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Ben & Jerry get stumped when asked why they sell ice cream in Georgia and Texas but not Israel
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Ben & Jerry get stumped when asked why they sell ice cream in Georgia and Texas but not Israel

Asked a simple question about their principles in practice, the progressive activist co-founders of Ben & Jerry's ice cream were stumped and admitted they don't know why the company won't sell ice cream in parts of Israel but will sell it in red states like Texas or Georgia.

Ben Cohen and Jerry Greenfield no longer own the Ben & Jerry's ice cream brand, but the company still stands up for progressive politics. When the company announced in July it would stop selling ice cream in the West Bank, in protest over Israel's claim to the territory, the two 70-year-old entrepreneurs cheered that controversial decision.

In a recent interview on "Axios on HBO," reporter Alexi McCammond asked: "If you disagree with the Israeli government policy, why not just stop sales completely?"

"Well, I disagree with the U.S. policy," answered Cohen. "We couldn't stop selling in the U.S."

"Now, I think it's fine to be involved with a country, to be a citizen of a country, and to protest some of the country's actions. And that's essentially what we're doing in terms of Israel. We hugely support Israel's right to exist, but we are against a particular policy," he said.

Axios on HBO: Ben & Jerry's founders on sales in the Occupied Palestinian Territorywww.youtube.com

But when McCammond asked why their principles matter in Israel but not here at home, Cohen was at a loss for words.

"You guys are big proponents of voting rights. Why do you still sell ice cream in Georgia? Texas — abortion bans. Why are you still selling there?" she asked.

"I don't know," Cohen said with a laugh, after a long pause. "It's an interesting question. I don't know what that would accomplish. We're working on those issues, of voting rights. ... I think you ask a really good question. And I think I'd have to sit down and think about it for a bit."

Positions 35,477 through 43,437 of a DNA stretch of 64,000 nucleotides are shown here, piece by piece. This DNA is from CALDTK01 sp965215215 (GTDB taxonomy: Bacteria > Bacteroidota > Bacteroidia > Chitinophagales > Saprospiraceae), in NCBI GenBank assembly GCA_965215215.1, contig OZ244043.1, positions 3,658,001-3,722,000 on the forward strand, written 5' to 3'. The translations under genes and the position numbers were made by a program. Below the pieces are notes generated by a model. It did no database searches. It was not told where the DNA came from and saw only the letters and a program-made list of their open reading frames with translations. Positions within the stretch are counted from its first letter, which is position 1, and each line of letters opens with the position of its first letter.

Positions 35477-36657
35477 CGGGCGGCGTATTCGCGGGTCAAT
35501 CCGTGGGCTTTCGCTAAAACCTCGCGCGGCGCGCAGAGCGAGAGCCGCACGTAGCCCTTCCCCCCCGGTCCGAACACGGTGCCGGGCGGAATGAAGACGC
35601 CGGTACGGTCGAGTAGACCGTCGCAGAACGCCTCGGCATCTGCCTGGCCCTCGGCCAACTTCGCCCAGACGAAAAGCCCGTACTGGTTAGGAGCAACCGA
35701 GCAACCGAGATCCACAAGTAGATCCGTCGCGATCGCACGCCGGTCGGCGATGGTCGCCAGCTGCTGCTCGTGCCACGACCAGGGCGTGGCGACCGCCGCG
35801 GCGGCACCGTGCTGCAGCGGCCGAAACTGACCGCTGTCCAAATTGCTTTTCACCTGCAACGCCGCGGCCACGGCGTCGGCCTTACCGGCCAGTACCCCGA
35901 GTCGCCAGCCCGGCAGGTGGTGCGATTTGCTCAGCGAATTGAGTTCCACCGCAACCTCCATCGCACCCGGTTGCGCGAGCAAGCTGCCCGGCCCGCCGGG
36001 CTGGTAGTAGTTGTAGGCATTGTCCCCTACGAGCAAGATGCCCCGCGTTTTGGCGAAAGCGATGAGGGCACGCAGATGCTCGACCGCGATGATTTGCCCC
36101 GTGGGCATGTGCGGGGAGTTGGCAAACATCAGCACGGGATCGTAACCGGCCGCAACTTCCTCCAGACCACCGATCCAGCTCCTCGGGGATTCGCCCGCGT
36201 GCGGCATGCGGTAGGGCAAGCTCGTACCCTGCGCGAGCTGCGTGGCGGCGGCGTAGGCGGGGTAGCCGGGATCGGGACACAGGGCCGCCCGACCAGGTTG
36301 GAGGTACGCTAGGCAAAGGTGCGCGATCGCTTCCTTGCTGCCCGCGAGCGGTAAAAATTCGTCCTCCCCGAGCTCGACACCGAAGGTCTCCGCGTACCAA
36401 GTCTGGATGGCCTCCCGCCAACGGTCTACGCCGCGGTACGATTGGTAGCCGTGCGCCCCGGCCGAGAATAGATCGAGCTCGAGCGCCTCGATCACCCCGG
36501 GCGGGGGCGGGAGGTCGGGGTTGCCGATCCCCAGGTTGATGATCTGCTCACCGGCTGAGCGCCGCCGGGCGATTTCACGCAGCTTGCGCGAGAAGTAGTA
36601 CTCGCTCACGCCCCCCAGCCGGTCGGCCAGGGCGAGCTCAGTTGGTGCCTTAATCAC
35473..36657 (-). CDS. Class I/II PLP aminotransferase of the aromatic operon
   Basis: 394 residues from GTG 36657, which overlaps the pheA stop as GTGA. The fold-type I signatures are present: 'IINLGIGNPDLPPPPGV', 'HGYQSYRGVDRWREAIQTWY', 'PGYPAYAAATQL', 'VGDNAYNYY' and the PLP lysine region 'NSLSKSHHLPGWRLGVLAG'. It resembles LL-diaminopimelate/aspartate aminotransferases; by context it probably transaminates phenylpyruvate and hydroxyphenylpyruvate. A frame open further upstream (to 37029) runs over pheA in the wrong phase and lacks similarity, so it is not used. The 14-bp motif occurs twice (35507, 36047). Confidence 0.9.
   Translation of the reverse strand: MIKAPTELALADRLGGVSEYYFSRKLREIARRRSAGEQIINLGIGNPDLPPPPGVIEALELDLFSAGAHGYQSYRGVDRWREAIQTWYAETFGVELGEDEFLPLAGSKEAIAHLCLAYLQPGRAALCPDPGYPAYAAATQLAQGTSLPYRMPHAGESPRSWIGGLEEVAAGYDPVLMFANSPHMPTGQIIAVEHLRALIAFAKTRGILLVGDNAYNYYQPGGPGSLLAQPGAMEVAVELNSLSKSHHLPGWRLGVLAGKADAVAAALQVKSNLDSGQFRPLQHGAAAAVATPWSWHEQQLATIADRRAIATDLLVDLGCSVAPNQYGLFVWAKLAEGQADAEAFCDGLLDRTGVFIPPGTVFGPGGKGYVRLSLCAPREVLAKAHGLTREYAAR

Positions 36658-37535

After McCammond pressed on Texas' abortion restrictions, Cohen said: "By that reasoning, we should not sell any ice cream anywhere. I've got issues with what's being done in almost every state and country."

"One thing that's different is that what Israel is doing is considered illegal by international law. And so I think that's a consideration," Greenfield chimed in.

Of course, the progressive left considers what Texas and other states with abortion restrictions have done to be illegal under the Supreme Court's interpretation of the U.S. Constitution, but everyone in those states can still buy "Half Baked" flavor ice cream at the local grocery store.

After Ben & Jerry's stopped ice cream sales in the West Bank, four U.S. states announced legal action against parent company Unilever for violating anti-Israel boycott laws.

Greenfield denied to "Axios on HBO" that Ben & Jerry's and Unilever are boycotting Israel "in any way."

Unilever, which purchased Ben & Jerry's in 2000, is reportedly a major purchaser of tomato paste from state-owned factories in the Xinjiang region of China, which the U.S. State Department has called out for "horrific abuses" of human rights there, including forced labor.

The question remains, why is Israel singled out by Ben & Jerry's when anti-progressive policies and totalitarian governments exist all over the world and you can still buy their ice cream in those places? The co-founders don't know.

(H/T: Hot Air)

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